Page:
One estimate is that technology (the 4th Industrial Revolution) will put up to 1/3 of the workforce out of a job.

What then?

Scott, in the video, suggests that perhaps society may have to consider redefining or renegotiating the social compact or socio-economic compact.

He's a nice guy. Or an optimist.

The obvious solution to all those unemployed people is to have them join the Military. And what do you do with an overstaff military?

Why start a war of course!


So, what does it all mean?

In terms of Climate change, prepare for change. Prepare for extreme weather. Prepare for weather-related disasters. Those who still think the worst of climate change can be avoided are incurable optimists. Or idealists.

In terms of China's rise, China will continue to rise, and even if there is a hard landing or even crash, it would likely be a temporary thing. China's rise is inexorable. It can be delayed or slowed, but it cannot be prevented or stopped.

Just like Climate Change.

Technology is going to change the world, and people will find a more uncertain world. BUT, humans are the most adaptable creatures evolution ever threw up (at least on Earth) and we will adapt to the changing circumstances.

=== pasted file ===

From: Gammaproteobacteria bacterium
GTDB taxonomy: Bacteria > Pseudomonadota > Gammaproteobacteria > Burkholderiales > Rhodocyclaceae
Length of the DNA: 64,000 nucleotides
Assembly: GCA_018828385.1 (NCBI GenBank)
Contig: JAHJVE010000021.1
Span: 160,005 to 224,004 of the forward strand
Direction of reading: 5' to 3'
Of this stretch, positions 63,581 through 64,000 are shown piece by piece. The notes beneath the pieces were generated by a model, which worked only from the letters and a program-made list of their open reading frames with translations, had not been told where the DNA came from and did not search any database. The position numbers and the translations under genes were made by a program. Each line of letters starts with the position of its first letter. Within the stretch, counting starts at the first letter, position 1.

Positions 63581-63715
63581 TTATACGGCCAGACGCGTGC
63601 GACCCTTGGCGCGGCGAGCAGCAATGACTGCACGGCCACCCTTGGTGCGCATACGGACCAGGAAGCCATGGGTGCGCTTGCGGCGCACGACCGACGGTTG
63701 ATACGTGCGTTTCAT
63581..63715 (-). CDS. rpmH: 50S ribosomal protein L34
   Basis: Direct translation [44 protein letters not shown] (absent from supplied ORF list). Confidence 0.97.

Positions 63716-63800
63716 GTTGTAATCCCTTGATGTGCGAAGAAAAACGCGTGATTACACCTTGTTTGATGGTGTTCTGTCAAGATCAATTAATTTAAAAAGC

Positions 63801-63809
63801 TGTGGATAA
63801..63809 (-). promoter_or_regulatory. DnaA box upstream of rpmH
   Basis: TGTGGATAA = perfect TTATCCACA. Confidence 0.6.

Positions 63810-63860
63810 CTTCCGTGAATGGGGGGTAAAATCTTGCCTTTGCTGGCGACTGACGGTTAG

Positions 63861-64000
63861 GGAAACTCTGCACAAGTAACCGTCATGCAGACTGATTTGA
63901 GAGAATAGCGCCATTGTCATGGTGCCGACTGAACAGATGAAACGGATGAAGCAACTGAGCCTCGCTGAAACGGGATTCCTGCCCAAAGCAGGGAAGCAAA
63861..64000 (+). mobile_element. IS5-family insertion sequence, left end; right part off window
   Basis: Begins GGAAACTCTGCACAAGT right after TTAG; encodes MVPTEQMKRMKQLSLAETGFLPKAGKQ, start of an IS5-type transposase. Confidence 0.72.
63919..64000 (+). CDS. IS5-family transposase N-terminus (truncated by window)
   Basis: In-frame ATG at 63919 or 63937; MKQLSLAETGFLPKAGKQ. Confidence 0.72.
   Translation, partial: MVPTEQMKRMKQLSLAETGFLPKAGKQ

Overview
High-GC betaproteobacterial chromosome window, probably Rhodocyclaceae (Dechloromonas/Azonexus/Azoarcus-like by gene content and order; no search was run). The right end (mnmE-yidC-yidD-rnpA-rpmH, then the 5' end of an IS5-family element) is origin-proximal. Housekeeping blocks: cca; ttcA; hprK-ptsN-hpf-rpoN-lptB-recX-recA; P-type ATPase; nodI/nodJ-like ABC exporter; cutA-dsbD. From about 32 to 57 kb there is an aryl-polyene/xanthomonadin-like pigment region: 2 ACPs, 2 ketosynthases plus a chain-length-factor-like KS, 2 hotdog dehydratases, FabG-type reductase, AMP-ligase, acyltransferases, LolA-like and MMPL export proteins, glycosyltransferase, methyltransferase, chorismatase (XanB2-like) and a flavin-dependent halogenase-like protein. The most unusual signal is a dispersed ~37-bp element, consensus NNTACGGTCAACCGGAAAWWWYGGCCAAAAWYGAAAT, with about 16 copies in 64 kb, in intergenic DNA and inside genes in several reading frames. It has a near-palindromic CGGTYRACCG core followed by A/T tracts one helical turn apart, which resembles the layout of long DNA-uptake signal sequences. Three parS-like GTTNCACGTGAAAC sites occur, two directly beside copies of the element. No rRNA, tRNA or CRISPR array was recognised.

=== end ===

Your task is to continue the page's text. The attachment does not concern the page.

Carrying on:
Or die.

And become extinct.

The US is on the decline. It is still superpower, and it won't roll over and play dead. At least not overnight. In the foreseeable future, its influence and unquestioned military might may wane. And be questioned. But it won't fade away. At least not for a few more decades.

What about the thucydides trap? Will the rising China inevitably have to take down the decaying USA? Or would the challenges of a changing climate, the upheaval of technological development, throw them off the path to the Thucydides Trap?

Or will the millions of unemployed young people be ready fodder for the army in the next great war?

Will the next great war be a cyber war? (Snappy answer: there may be elements of cyber attack and defence, but ultimately, war is for the conquest of real estate, and no, you can do that in cyber-space.)

In anywise there are millions of unemployed people you need to kill off to reduce the social burden. You can't kill people off "cybernetically".

I hope I am wrong.

I frequently am.

No comments: